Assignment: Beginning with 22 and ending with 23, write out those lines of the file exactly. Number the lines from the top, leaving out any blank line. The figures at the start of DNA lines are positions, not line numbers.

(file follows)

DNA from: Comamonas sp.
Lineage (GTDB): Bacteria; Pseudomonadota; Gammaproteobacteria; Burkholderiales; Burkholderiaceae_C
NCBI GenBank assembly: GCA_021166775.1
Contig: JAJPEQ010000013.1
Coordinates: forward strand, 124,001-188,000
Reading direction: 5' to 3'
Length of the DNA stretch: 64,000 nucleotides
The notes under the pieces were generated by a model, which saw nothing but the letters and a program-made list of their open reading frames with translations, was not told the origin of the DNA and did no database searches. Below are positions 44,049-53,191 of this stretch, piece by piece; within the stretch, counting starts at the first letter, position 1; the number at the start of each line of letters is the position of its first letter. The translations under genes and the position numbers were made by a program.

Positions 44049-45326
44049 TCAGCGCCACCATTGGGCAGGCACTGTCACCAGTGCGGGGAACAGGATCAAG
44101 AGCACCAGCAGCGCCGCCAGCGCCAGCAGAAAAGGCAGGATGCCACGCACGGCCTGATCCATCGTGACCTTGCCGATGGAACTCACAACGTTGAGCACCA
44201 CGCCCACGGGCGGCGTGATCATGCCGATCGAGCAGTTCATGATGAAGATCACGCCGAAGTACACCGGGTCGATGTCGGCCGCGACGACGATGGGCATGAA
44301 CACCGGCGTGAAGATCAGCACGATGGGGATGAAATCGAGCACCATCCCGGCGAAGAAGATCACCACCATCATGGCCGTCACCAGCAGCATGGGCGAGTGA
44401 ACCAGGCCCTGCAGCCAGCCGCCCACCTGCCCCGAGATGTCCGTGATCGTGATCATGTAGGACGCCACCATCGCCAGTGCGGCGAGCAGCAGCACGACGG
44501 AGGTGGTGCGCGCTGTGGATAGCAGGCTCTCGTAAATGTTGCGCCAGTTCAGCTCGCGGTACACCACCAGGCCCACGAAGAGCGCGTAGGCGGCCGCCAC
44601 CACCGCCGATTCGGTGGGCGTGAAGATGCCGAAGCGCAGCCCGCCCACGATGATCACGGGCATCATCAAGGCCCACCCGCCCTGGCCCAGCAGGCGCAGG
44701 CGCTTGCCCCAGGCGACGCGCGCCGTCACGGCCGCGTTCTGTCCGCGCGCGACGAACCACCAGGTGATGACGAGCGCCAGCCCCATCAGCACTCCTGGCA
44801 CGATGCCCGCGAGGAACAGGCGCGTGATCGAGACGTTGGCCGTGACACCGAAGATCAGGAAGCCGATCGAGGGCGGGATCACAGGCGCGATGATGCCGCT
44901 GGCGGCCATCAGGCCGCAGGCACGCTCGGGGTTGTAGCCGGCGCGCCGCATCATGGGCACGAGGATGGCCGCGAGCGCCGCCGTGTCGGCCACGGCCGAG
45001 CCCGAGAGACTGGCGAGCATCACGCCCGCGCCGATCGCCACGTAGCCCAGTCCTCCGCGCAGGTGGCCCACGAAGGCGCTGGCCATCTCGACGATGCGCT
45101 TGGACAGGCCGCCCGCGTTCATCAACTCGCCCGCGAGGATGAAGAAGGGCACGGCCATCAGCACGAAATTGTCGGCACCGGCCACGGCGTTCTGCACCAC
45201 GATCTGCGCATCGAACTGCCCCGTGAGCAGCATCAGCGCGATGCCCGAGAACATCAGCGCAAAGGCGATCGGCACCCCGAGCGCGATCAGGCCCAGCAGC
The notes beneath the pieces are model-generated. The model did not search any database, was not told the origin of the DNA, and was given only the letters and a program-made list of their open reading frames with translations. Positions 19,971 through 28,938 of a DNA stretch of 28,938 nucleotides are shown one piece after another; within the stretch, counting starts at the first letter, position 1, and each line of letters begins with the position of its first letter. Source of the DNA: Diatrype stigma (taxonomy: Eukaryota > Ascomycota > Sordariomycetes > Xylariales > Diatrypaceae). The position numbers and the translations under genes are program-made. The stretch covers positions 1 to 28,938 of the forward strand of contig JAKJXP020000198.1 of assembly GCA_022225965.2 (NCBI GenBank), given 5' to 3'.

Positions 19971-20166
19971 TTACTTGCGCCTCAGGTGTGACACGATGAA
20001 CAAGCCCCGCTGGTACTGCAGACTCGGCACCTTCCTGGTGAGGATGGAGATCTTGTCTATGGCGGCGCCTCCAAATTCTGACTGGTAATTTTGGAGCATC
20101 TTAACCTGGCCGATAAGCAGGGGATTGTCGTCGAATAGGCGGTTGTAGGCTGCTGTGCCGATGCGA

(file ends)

45201 GATCTGCGCATCGAACTGCCCCGTGAGCAGCATCAGCGCGATGCCCGAGAACATCAGCGCAAAGGCGATCGGCACCCCGAGCGCGATCAGGCCCAGCAGC
The notes beneath the pieces are model-generated. The model did not search any database, was not told the origin of the DNA, and was given only the letters and a program-made list of their open reading frames with translations. Positions 19,971 through 28,938 of a DNA stretch of 28,938 nucleotides are shown one piece after another; within the stretch, counting starts at the first letter, position 1, and each line of letters begins with the position of its first letter. Source of the DNA: Diatrype stigma (taxonomy: Eukaryota > Ascomycota > Sordariomycetes > Xylariales > Diatrypaceae). The position numbers and the translations under genes are program-made. The stretch covers positions 1 to 28,938 of the forward strand of contig JAKJXP020000198.1 of assembly GCA_022225965.2 (NCBI GenBank), given 5' to 3'.